Coronavirus mass-vaccination centres are now open in Aberdeen, Edinburgh and Glasgow, allowing the Scottish Government to start rolling out its inoculation programme to those in the 70 to 79 age group.
There have been numerous reports on social media of people being sent fake booking emails or texts, which state that users’ banking or personal details are required in order to secure an appointment.
Ferret Fact Service looked at the various scams that have been reported and what people can do to avoid them.
How are vaccination appointments being scheduled?
NHS Inform, Scotland’s national health information service, says everyone that is currently eligible to be vaccinated will be contacted by NHS Scotland either by letter or phone to receive their appointment. No emails or text messages are being sent as part of the booking process.
The Scottish Government says letters will arrive either in a white envelope with the NHS Scotland logo printed in black on the outside or in “distinctive coloured blue envelopes”. The government had planned to use blue envelopes for all letters to those in the 70 to 79 age group, but was forced to use white ones initially after encountering a problem with supplies.
Appointments that can be kept do not need to be confirmed, but people must cancel or reschedule any appointment they cannot make.
While the initial booking system is centralised, individual health boards have their own systems in place for rescheduling. Some boards, including NHS Fife and NHS Greater Glasgow and Clyde, have an online rebooking system, which users have to register for. The registration form can be found here.
Details of each health board’s rebooking process can be found on NHS Inform’s website here.
What do the scam emails look like and how can you be sure what you have been sent is a fake?
Various versions of scams have been reported, but they all take a similar format.
UK fraud and cyber-crime reporting centre Action Fraud tweeted two email versions that both claim the person being contacted has been “selected” to receive a vaccination and asking them to click on a link to accept.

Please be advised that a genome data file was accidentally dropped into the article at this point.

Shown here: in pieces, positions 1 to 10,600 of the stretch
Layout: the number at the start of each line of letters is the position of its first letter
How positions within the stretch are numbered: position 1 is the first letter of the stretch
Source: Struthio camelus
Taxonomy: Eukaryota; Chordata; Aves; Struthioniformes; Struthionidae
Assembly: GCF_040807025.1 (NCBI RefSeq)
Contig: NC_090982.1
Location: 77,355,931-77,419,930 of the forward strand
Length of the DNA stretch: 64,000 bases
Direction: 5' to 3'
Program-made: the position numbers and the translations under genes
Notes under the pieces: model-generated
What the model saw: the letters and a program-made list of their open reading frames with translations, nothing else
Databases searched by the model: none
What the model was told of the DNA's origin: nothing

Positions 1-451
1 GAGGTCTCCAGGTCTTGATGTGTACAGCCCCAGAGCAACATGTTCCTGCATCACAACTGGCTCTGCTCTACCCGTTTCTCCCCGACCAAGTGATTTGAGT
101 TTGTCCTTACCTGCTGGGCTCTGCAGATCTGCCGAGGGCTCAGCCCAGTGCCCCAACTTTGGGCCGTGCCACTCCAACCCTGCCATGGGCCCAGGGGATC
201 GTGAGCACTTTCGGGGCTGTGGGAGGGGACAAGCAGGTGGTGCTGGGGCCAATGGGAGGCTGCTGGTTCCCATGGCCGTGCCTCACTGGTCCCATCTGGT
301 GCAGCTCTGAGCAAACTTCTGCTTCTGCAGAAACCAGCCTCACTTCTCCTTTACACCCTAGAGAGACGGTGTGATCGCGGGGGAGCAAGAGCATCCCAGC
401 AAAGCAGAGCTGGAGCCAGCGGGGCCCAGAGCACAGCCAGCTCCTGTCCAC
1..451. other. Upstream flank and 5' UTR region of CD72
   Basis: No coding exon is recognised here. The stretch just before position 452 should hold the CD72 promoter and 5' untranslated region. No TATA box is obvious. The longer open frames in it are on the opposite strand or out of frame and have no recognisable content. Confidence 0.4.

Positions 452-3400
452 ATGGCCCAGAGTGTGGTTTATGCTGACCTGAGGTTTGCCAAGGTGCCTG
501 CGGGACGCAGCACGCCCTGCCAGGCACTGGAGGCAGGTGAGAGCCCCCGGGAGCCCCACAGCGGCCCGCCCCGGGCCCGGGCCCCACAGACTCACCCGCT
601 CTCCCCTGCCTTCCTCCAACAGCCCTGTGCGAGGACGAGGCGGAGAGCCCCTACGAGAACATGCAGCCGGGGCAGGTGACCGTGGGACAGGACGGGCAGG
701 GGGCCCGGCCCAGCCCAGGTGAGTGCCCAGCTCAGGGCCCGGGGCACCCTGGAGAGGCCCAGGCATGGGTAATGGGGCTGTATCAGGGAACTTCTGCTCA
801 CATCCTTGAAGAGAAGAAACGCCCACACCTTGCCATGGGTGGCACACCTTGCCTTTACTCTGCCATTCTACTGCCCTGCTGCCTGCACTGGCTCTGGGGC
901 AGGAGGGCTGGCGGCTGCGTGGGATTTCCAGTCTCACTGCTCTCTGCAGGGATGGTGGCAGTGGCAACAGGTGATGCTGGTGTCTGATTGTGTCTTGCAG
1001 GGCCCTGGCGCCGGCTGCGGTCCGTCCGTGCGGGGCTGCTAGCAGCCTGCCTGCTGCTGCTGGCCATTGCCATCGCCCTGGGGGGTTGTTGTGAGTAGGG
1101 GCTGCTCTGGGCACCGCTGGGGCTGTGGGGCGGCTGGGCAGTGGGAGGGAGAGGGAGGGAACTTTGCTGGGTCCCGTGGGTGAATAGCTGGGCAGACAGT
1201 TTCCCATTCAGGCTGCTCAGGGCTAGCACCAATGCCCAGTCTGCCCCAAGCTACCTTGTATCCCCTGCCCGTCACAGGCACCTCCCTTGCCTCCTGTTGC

NHS Scotland Counter Fraud Services says that in some instances those clicking on these links have been asked to provide personal details and in some cases they have been asked to provide bank details.
In other cases, people have been sent a text message saying they are “eligible” for a vaccination and advising them to click on a link that leads to a website that asks for personal information.
Consumer rights organisation Which? details the numerous ways people can detect whether emails or linked websites are fake, including being alert for unusual sender details or domain names. However, the key thing to consider is that no Scottish health board will text or email you to arrange your vaccination, so if that is the way you have been contacted you will know it is part of a scam.
How can you avoid falling victim to a scam?
Do not respond to texts or emails purporting to be from the NHS and never hand over your bank details.
Action Fraud has issued advice on how people can protect themselves against vaccine fraud, stressing that the most important point is that the NHS is providing the vaccine to everyone free of charge.
On its website, Action Fraud says to remember four key points to avoid becoming a victim of a vaccine scam:
- The NHS will never ask you for your bank account or card details.
- The NHS will never ask you for your PIN or banking password.
- The NHS will never arrive unannounced at your home to administer the vaccine.
- The NHS will never ask you to prove your identity by sending copies of personal documents such as your passport, driving licence, bills or pay slips.
What if you have already been contacted by or provided details to one of these websites?
The Office of the Chief Executive of NHS Scotland has stressed that the health service will only contact people by phone or letter to arrange their vaccine appointment. In a tweet, it said any emails inviting users to put bank details into a website should be ignored.
Scams should also be reported, though. NHS Scotland Counter Fraud Services says anyone who has received a scam text or email should report it to the Crimestoppers Covid Fraud Hotline.
Anyone who has provided bank details, either in person or online, to anyone claiming to be a representative of the NHS should call Police Scotland on 101. Chief Inspector Anton Stephenson of Police Scotland’s Safer Communities Division says the force will “pursue anyone who sets out to cause harm and misery to our communities”.
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Photo thanks to iStock/Oleg Elkov.